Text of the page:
Creating a 'Gitmo North' an Alarming Step, Says ACLU

Creating a 'Gitmo North' an Alarming Step, Says ACLUCreating a 'Gitmo North' an Alarming Step, Says ACLU

December 15, 2009

FOR IMMEDIATE RELEASE
CONTACT: (212) 549-2666; media@aclu.org

NEW YORK – The Obama administration announced today that it will purchase the Thomson Correctional Center in Illinois for the purpose of holding some of the detainees currently remaining at Guantánamo. Though the administration is leaving unsaid which detainees will be moved there and for what purposes, the information it has provided indicates that some detainees might be held for military commission proceedings in Illinois while others might be held at Thomson indefinitely without charge or trial.

The administration has stated that "any detainees at Guantánamo who continue to be held, and for whom no prosecution is planned, will be held only under authority granted by Congress in 2001 under the Authorization for Use of Military Force, as informed by the law of war."  However, the so-called war on terrorism is not a traditional war, having no temporal or geographical boundaries.

The following can be attributed to Anthony D. Romero, Executive Director of the ACLU:

"The creation of a 'Gitmo North' in Illinois is hardly a meaningful step forward. Shutting down Guantánamo will be nothing more than a symbolic gesture if we continue its lawless policies onshore.

"Alarmingly, all indications are that the administration plans to continue its predecessor's policy of indefinite detention without charge or trial for some detainees, with only a change of location. Such a policy is completely at odds with our democratic commitment to due process and human rights whether it's occurring in Cuba or in Illinois. In fact, while the Obama administration inherited the Guantánamo debacle, this current move is its own affirmative adoption of those policies. It is unimaginable that the Obama administration is using the same justification as the Bush administration used to undercut centuries of legal jurisprudence and the principle of innocent until proven guilty and the right to confront one's accusers.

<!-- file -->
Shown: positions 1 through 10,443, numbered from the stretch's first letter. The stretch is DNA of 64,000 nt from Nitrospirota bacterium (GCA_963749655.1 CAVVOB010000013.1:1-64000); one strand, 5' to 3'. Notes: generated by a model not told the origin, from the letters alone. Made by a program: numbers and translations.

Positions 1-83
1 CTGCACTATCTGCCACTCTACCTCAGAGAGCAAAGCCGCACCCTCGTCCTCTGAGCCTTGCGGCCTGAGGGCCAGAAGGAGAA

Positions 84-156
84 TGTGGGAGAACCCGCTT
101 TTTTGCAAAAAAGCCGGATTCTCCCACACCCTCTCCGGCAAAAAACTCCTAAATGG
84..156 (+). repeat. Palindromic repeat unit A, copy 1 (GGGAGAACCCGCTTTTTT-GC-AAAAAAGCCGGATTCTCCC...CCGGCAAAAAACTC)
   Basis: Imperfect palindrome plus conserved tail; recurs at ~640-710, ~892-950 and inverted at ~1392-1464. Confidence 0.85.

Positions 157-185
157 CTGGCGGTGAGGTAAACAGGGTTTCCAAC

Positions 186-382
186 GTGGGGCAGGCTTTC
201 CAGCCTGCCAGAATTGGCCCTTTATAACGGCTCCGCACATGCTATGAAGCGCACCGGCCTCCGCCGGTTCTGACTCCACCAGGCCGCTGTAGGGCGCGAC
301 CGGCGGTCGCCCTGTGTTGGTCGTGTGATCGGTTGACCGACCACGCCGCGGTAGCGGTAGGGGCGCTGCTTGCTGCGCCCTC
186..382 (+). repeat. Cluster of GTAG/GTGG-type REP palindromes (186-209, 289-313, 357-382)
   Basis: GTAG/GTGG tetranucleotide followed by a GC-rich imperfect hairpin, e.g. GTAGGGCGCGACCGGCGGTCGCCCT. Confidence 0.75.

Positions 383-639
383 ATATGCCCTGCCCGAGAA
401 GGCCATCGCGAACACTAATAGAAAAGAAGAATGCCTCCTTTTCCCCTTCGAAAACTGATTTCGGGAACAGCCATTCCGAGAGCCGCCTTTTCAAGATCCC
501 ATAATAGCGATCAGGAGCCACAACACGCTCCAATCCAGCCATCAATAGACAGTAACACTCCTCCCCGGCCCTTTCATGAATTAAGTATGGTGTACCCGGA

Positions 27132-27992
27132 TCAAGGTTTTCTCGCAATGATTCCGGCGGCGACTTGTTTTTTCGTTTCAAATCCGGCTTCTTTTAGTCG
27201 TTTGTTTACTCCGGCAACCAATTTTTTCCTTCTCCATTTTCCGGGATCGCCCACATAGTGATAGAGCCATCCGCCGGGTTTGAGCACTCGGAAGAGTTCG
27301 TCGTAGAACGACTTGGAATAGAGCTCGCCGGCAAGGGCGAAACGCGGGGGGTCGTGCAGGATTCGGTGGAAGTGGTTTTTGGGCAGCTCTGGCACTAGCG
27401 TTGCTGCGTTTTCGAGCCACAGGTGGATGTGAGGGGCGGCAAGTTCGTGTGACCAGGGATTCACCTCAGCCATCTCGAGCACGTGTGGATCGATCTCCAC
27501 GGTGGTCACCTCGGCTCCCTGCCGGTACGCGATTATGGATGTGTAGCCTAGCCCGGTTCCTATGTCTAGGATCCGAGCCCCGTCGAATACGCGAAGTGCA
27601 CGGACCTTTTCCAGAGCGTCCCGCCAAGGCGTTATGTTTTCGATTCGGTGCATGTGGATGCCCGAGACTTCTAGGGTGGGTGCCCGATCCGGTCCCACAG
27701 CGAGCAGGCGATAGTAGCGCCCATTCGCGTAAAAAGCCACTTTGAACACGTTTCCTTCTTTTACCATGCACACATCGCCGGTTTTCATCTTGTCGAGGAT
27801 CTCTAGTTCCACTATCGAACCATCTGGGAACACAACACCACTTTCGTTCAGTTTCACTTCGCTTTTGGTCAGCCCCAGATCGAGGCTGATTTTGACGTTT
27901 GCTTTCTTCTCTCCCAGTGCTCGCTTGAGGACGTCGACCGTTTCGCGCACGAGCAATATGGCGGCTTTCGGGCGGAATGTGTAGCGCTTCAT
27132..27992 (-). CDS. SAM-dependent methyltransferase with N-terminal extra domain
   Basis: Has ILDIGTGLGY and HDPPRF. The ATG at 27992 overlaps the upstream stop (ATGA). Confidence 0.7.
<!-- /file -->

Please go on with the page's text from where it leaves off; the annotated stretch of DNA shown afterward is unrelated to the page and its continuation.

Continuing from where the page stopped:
"It is also greatly disturbing that the administration will continue the use of military commissions, which are no more acceptable in Illinois or any other U.S. state than in Guantánamo. Despite some improvements, the commissions still fall far short of the legal standards necessary to comply with constitutional and international standards, allowing, for example, the use of coerced and hearsay evidence that would not be allowed in federal court. The proceedings will achieve neither reliable justice nor a restoration of America's credibility around the world.

"The administration must also make very clear what category of detainee will be transferred to Thomson in the future and what kind of prison conditions will apply. Detainees not charged with a crime should not be subject to punitive conditions meant for sentenced prisoners who have been found guilty in a court of law, and all conditions must comply with the Geneva Conventions.

"The administration will no doubt be looking to Congress for legislative buy-in for this facility, and as both branches work together, we strongly urge lawmakers to legislate responsibly and not set any policies or precedents for indefinite detention on U.S. soil, or create any violation of the Geneva Conventions.

"The Obama administration's announcement today contradicts everything the president has said about the need for America to return to leading with its values. American values do not contemplate disregarding our Constitution and skirting the criminal justice system. After detaining hundreds of individuals without the basic due process rights that define our justice system for almost eight years, it is time to charge suspects where evidence exists and repatriate and transfer the rest to countries where they won't be tortured."

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